The officials, who spoke on condition of anonymity to describe an ongoing investigation, said Dzhokhar and his older brother, Tamerlan Tsarnaev, who was killed by police as the two attempted to avoid capture, do not appear to have been directed by a foreign terrorist organization.
Rather, the officials said, the evidence so far suggests they were “self-radicalized” through Internet sites and U.S. actions in the Muslim world. Dzhokhar Tsarnaev has specifically cited the U.S. war in Iraq, which ended in December 2011 with the removal of the last American forces, and the war in Afghanistan, where President Obama plans to end combat operations by the end of 2014.
Obama has made repairing U.S. relations with the Islamic world a foreign policy priority, even as he has expanded drone operations in Pakistan and other countries, which has inflamed Muslim public opinion.
Dzhokhar Tsarnaev has provided limited information to authorities that indicates he and his brother acted independently, without direction or significant influence from Islamist militants overseas. U.S. officials said they are still working to assemble a detailed timeline of a trip the older Tsarnaev took to Russia, but see no evidence that he received instructions there that led to the attack.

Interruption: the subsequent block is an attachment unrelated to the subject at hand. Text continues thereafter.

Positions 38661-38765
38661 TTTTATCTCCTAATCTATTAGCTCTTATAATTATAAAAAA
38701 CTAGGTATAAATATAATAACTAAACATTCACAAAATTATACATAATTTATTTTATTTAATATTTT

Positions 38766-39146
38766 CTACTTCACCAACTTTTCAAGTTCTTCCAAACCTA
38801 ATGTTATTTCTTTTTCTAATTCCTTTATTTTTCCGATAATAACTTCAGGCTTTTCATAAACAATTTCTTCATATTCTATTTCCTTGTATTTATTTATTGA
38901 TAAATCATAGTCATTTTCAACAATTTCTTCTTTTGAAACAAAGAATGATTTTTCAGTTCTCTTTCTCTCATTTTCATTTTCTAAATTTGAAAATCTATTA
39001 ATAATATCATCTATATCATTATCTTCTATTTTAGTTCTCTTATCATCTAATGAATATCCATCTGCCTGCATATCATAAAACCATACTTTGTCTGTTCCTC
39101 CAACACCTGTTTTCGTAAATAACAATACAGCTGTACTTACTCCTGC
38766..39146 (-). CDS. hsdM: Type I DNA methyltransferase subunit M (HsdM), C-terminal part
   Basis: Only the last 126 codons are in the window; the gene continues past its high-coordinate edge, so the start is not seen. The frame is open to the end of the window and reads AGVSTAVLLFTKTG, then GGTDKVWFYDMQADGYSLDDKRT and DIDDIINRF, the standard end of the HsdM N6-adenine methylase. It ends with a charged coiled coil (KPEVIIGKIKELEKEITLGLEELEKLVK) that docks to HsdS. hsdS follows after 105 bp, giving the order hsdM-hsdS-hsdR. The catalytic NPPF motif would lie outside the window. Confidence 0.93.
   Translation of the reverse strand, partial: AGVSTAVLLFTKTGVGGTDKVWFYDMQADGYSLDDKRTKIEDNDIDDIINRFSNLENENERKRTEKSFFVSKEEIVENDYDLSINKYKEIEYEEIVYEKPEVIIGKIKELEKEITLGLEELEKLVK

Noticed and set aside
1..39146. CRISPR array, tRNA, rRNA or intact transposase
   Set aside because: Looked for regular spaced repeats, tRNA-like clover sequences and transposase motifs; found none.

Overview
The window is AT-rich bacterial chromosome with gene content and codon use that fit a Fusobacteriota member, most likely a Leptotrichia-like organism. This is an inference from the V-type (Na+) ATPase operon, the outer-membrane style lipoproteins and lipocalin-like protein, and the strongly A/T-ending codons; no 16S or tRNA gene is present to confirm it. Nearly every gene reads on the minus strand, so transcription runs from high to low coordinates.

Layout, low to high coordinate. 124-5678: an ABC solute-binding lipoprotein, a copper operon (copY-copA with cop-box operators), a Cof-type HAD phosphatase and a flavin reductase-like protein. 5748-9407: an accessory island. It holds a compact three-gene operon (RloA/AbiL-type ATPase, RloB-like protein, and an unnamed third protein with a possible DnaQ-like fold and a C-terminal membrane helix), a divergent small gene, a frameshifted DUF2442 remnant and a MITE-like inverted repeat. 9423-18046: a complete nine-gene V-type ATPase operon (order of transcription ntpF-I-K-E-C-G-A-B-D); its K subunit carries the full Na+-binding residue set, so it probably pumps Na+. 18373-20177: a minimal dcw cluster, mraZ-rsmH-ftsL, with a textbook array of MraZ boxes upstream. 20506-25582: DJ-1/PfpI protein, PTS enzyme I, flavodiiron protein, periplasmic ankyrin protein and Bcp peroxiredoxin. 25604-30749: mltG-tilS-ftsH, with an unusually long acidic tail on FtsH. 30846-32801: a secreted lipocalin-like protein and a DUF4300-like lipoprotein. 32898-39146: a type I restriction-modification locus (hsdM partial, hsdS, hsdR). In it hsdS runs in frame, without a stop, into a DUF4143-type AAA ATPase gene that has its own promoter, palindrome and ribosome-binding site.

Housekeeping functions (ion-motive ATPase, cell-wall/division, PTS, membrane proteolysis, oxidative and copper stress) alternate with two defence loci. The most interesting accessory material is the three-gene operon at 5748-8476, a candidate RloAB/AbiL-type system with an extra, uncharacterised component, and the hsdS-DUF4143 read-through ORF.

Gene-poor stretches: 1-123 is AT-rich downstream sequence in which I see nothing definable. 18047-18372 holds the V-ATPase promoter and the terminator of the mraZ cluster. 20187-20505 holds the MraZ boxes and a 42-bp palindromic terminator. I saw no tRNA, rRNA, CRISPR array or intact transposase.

“These are persons operating inside the United States without a nexus” to an overseas group, a U.S. intelligence official said.
U.S. officials have said that the FBI questioned Tamerlan Tsarnaev at the behest of Russian authorities who had become concerned that he was becoming radicalized. The request was conveyed to officials at the U.S. Embassy in Moscow. U.S. officials said they sought follow-up information from Russia, but that Moscow failed to respond.
Officials also expressed skepticism that Russian authorities were concerned about the elder Tsarnaev’s contacts during his trip to Russia. “The evidence points to the fact that they let him into the country and let him out of the country,” the U.S. official said. “They didn’t take any legal action, which they could have while he was there.”
The Boston Public Health Commission said Tuesday that at least 250 people have sought medical treatment at area hospitals for injuries related to the bombings. The number has gradually increased in the past week as people seek delayed help for minor injuries that didn’t heal on their own or hearing problems, according to a spokeswoman for the health commission.